Before arriving on Fairfield’s campus, tripled freshman Annie Sikora thought adjusting to a new town, school and roommate would be hard enough.

Now she has the added difficulty of being in a forced triple, dealing with two new roomates and a very crowded room.

“It was a lot harder for me to adjust because being tripled was just one more thing to add to a new life. I was overwhelmed,” said Sikora.

She added, “I think we should be compensated for being tripled, whether it be through tuition or something else. It was the school’s fault for admitting too many students.”

But according to Dean of Residence Life Fran Koerting, Fairfield does not charge for housing based on square footage.

Single, double and triple rooms cost all students the same price. Sikora will simply have to remain on the waiting list to be detripled.

“I’m sure you have seen some small doubles, and some doubles that are relatively large,” said Koerting. “It would be difficult to make adjustments to the prices to accommodate for the rooms that are more crowded than others.”

The class of 2008 is so crowded that two study lounges in Jouges are being used this year as rooms. Before the class of 2004, lounges were only used for temporary housing.

“It usually works very smoothly, but these students will be placed in permanent assignments sooner than detripling others so that we can return the lounge space to the use of all residents,” said Koerting.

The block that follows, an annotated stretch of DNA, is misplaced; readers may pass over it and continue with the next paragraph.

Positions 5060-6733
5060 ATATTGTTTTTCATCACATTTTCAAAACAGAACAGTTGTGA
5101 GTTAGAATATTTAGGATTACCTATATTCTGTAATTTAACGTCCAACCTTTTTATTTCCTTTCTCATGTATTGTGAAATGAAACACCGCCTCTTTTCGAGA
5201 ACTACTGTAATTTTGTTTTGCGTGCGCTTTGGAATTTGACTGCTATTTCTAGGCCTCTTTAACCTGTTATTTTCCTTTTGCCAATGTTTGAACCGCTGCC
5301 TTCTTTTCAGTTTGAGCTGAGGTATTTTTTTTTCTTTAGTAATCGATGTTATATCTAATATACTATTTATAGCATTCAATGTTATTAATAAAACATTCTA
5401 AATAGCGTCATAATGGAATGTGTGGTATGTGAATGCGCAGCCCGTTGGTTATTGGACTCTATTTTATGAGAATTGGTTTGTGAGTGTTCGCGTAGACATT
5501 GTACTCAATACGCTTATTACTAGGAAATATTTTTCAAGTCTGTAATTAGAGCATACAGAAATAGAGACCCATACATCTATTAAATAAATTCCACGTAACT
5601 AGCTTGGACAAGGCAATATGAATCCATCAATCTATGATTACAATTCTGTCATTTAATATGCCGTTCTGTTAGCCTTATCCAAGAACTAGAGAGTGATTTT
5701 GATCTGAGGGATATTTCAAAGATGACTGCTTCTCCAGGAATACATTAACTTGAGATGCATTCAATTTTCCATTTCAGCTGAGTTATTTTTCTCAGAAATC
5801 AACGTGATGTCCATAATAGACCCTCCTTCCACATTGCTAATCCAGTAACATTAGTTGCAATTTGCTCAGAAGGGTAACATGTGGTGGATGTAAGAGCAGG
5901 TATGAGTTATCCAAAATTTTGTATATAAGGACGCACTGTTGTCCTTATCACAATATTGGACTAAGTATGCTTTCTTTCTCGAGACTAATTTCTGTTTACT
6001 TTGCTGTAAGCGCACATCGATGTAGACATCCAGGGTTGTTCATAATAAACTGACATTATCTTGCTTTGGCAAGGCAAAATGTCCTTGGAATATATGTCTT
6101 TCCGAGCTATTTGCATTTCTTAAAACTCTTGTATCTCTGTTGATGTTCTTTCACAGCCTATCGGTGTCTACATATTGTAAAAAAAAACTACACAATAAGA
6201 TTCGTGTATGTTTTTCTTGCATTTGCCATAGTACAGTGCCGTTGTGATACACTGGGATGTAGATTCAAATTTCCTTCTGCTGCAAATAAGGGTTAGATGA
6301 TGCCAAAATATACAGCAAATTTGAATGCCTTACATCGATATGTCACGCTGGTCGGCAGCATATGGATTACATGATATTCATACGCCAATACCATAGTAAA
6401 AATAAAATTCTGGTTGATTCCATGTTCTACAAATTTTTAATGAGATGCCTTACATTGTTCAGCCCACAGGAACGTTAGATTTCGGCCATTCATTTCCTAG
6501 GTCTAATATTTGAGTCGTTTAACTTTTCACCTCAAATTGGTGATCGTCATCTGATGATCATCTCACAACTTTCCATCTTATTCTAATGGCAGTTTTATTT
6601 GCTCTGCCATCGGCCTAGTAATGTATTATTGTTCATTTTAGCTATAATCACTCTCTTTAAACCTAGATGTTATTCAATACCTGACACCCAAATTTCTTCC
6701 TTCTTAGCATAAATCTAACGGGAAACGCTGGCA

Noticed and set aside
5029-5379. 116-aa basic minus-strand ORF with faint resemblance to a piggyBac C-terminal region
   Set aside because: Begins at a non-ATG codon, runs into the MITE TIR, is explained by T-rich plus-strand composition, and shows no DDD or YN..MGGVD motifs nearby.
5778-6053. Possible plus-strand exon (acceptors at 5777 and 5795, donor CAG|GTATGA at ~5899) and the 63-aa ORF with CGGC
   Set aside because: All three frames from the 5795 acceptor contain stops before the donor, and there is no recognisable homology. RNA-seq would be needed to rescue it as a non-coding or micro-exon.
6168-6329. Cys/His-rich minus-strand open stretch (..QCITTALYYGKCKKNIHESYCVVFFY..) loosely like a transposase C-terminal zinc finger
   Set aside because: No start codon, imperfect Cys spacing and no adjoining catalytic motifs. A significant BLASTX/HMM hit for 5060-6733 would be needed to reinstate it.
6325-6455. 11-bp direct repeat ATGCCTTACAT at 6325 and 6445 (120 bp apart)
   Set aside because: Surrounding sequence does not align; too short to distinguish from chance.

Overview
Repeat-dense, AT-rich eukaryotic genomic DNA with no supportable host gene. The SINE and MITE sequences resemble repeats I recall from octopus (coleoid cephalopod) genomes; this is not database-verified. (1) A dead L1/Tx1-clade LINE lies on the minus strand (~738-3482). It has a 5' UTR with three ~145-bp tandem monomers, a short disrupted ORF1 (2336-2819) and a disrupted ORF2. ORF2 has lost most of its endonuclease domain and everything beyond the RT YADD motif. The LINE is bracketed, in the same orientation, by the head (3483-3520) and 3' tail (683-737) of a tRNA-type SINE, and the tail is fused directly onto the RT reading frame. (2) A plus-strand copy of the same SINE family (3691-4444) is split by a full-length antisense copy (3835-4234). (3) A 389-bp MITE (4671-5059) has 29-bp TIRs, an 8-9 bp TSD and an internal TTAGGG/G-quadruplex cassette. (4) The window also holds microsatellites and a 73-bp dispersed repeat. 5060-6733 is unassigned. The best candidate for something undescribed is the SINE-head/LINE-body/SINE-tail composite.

Residence life’s focus is to make sure all students receive the same services, such as attention from the RA programming, community building, Internet service and voicemail. Still, many freshmen and parents are upset.

“I just can’t imagine living in a lounge as a freshman,” said Caitlin Ledwith ’07. “I’m really glad I wasn’t tripled last year. It just would have been so much harder living with two new people and trying to fit all of our stuff into one little room.”

Sikora has experienced these same troubles and has similar feelings.

“My parents were upset because they are paying so much and I’m in the same size room as girls who are doubled,” she said. “My triple only has two armoires and we had to send a lot of our stuff back with our parents because we didn’t have enough room. I think most parents were upset.”

But according to Koerting, while some parents were upset when their sons and daughters received their tripled placement letters, there were relatively few who complained on move-in day.

This year, residence life has tried not to place freshmen in Kostka and Claver and make the dorms for sophomore and junior housing.

They have been able to accomplish that goal by implementing all-freshman dorms.

However, it does pose some limitations. One such constraint is that residence life cannot utilize any vacancies in Kostka and Claver for freshmen placements because it has been designated for upperclassmen housing “just as we were never able to place freshmen in townhouse or apartment spaces that occurred over the summer,” said Koerting.

For those unhappy freshmen in lounges and triples who desperately want out, you will be placed in open rooms on the quad as soon as they become available.

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